Conference Objectives and Rationale
Sixty years since the entry into force in 1952 of the first European Community (Steel and Coal), a precursor to the current European Union (launched by the 1993 Maastricht Treaty and culminating - after several subsequent treaty reforms - into the 2009 Lisbon Treaty), it is time to offer a comprehensive and comparative analysis of the impact of European membership, a phenomenon known in the academic literature as “Europeanization”.
There is a huge literature on Europeanization, although very little of a comparative or of a comprehensive type. The event will try to bridge this important gap, as well as consider another important conceptual dimension: is the concept of Europeanization still useful? There is a limited but growing “dissenting” academic view that claims it only amounts to a fad and not a method of analysis.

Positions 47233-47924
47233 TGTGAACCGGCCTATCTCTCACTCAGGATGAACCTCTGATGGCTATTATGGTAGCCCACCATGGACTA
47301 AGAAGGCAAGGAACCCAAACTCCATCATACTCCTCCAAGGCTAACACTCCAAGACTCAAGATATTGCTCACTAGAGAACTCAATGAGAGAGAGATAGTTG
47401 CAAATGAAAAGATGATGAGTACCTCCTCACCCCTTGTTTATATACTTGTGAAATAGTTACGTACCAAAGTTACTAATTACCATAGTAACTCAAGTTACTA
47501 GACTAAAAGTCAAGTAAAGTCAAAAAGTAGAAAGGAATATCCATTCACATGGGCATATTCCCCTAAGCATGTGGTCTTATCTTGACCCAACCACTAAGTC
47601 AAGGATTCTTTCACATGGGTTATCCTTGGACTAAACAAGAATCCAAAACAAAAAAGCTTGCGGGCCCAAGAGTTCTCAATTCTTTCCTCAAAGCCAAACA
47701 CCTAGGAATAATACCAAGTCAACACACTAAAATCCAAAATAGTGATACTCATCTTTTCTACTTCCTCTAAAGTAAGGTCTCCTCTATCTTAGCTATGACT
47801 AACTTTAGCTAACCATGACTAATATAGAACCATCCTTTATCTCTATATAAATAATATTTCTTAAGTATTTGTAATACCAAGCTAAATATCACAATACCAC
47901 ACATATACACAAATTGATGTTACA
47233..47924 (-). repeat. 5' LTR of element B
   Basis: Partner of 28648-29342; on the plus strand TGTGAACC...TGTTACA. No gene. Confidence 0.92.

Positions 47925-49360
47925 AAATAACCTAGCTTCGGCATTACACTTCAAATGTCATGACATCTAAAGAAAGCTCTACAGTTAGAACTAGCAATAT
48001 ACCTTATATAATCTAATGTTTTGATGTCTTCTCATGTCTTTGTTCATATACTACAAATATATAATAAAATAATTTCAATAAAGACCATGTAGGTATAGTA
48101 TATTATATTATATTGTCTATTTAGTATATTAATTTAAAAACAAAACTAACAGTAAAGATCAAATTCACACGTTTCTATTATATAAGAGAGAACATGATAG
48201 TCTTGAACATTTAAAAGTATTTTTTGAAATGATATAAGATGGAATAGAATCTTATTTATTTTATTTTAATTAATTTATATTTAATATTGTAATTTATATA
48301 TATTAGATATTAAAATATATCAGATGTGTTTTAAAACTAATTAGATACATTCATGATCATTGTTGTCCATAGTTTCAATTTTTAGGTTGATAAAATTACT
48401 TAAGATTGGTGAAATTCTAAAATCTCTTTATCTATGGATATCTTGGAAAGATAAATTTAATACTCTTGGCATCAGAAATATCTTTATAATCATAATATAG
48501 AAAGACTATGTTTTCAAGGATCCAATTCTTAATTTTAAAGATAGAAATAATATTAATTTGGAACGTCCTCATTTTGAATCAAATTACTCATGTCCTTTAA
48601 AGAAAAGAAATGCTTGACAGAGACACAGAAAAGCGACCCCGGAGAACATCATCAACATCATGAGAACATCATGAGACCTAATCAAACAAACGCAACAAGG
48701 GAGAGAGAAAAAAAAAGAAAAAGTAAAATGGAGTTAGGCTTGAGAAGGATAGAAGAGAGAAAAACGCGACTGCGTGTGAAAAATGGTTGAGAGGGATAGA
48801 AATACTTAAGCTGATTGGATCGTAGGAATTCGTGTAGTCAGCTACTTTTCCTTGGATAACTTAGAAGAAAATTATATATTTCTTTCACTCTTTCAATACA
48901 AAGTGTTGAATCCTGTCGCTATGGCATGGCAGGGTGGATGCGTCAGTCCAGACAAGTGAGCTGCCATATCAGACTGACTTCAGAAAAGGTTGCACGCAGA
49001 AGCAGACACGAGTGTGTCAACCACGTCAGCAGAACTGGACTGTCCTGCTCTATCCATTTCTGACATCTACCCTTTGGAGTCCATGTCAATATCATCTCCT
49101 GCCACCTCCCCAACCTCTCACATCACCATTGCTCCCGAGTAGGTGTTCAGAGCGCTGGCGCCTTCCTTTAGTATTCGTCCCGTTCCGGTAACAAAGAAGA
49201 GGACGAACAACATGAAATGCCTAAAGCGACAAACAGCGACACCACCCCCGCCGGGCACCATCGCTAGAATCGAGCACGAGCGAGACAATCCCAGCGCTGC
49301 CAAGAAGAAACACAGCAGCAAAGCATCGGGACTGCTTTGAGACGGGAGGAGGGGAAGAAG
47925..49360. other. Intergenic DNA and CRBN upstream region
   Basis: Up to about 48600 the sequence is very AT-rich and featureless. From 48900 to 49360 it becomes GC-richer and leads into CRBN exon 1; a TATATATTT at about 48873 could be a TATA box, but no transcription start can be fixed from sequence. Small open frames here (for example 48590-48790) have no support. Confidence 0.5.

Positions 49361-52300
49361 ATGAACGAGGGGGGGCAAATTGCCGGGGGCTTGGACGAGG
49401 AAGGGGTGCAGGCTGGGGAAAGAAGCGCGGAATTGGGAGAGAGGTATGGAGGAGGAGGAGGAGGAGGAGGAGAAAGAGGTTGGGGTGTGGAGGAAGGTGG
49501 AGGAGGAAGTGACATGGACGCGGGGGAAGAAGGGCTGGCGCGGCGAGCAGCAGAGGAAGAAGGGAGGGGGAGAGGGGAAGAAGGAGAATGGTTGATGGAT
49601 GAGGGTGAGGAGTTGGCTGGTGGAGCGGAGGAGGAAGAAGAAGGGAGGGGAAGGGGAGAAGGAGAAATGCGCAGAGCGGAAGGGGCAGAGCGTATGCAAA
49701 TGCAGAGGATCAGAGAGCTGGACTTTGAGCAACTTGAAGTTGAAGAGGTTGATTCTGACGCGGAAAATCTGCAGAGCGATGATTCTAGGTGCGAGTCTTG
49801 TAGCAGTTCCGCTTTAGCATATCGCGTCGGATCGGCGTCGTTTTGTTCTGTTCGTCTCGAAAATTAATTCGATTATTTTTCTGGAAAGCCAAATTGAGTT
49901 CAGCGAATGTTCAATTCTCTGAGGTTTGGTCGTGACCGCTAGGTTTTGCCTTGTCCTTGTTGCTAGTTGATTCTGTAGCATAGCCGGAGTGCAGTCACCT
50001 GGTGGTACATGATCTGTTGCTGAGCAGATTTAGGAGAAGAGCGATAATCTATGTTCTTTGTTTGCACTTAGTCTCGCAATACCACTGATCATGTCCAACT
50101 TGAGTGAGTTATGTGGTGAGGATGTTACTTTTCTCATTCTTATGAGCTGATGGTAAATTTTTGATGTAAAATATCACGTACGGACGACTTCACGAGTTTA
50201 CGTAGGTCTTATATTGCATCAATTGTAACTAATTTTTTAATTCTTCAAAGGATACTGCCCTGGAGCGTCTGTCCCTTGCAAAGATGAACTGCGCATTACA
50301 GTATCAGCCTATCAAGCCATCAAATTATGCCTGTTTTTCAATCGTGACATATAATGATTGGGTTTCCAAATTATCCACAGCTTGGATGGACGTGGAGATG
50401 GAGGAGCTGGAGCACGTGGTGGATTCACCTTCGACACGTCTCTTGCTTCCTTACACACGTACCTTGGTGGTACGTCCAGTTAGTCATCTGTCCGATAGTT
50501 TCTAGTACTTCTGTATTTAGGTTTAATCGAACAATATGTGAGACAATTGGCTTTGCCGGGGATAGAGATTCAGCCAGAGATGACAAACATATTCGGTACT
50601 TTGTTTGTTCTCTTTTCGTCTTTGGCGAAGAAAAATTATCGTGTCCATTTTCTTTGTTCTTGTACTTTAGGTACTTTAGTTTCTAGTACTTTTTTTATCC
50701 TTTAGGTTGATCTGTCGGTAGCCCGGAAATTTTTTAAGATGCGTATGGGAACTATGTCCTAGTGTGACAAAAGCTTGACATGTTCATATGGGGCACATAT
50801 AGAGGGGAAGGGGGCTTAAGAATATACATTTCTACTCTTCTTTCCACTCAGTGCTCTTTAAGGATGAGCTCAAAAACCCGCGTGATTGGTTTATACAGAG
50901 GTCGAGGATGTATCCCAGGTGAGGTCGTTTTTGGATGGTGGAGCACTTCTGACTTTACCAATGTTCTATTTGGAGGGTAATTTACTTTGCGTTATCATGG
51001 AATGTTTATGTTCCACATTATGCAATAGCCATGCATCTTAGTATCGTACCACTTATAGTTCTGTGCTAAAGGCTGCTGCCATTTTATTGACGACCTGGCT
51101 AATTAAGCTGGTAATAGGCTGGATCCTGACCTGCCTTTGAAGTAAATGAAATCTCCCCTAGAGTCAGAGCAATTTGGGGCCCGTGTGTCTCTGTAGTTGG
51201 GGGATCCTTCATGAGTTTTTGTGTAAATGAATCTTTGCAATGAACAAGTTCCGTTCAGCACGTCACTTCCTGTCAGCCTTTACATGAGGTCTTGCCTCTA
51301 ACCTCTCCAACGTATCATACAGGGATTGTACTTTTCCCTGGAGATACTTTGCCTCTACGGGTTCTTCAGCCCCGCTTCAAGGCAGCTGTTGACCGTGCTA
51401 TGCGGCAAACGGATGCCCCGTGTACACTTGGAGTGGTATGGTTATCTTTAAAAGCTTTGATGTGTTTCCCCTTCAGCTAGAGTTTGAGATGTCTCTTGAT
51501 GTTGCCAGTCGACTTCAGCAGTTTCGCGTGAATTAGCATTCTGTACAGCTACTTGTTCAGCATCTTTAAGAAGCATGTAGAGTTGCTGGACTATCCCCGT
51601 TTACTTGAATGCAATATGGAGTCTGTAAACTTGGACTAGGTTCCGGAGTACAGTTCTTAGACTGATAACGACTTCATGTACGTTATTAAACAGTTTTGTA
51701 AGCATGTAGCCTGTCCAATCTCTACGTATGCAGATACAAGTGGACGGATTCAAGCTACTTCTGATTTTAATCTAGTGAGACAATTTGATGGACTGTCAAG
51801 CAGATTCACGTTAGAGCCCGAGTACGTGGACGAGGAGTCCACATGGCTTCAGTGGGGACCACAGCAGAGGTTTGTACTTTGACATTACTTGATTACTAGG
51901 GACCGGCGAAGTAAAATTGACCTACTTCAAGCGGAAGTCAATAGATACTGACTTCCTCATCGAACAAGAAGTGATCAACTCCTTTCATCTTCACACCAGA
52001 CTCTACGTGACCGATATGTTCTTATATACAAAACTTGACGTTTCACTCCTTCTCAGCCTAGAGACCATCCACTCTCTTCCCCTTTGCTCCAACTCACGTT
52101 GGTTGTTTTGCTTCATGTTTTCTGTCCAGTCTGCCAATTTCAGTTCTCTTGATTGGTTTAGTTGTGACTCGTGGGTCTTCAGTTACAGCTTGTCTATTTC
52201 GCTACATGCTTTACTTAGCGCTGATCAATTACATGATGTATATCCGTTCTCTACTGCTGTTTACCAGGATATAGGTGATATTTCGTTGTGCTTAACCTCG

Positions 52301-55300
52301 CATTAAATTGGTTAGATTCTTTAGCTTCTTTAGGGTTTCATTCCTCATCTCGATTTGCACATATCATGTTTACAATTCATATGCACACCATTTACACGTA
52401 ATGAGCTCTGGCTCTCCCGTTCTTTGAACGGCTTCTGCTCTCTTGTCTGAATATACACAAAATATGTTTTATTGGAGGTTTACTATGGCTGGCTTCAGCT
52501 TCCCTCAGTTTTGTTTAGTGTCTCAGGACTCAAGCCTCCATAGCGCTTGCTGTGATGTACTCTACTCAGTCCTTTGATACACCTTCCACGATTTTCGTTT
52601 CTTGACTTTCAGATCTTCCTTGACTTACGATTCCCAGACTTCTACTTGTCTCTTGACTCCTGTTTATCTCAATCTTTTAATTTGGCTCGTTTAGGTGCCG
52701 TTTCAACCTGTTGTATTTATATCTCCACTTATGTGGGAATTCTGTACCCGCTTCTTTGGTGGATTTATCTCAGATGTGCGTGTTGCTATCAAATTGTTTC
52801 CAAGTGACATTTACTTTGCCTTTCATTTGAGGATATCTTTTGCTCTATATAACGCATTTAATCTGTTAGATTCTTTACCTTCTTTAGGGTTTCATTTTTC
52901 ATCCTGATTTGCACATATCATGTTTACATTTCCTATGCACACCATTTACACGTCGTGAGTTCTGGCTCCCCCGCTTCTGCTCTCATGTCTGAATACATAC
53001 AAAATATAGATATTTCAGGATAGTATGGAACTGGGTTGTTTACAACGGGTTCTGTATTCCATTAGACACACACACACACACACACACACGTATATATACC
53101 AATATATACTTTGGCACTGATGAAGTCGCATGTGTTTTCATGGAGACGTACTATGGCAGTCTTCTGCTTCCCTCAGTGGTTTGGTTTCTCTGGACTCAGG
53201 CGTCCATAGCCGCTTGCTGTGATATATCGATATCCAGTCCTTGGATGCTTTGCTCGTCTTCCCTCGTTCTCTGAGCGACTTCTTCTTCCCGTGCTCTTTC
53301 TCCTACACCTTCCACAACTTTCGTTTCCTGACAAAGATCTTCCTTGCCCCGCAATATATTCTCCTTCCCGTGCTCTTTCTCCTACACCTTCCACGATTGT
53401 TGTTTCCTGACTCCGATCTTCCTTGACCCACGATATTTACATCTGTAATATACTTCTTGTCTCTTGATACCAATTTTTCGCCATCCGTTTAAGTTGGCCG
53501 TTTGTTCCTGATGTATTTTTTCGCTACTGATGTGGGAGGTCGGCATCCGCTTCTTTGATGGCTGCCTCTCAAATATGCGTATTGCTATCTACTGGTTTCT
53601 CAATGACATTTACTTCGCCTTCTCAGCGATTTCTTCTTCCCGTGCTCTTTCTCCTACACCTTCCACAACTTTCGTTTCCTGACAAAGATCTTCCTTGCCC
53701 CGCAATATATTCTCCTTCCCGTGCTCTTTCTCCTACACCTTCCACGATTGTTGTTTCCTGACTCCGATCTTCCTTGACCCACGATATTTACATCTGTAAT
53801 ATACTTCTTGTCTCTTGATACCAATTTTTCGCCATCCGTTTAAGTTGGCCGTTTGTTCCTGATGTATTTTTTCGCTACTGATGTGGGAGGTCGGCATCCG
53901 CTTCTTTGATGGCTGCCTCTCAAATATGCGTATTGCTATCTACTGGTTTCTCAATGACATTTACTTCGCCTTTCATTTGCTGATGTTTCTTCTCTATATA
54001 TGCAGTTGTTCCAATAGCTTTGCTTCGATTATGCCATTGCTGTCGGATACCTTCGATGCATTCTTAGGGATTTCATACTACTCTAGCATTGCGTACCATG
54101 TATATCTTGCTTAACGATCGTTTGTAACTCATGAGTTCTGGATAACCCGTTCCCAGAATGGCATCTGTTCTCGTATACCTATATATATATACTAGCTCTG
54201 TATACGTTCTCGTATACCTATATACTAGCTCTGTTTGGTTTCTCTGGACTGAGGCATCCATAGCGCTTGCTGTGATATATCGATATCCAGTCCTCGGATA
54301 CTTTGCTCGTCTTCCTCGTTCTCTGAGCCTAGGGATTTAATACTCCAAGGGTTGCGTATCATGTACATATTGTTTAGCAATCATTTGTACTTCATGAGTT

A wide range of policy areas as well as EU institutions and member states will be analyzed from all three accepted Europeanization dimensions to date: downloading, uploading and cross-loading. Special attention will be also paid to the impact of Europeanization on Greece and in particular on its economy and on its foreign policy.
The general topics of the Conference may include, but are not limited to, the following:
- The Concept of Europeanization
- Europeanization and the economy: the euro
- Europeanization and Public Policies
- Europeanization and Multi-Level Governance
- EU institutions and other key non-state actors
- Greek economic/financial crisis and Europeanization
- Europeanization and foreign policy
The Institute of International Economic Relations will publish a significant number of the conference's papers in an edited Volume, while other papers will be published in the quarterly scientific journal of the Institute “Agora Without Frontiers” and on the website of the Institute, after scholarly peer review.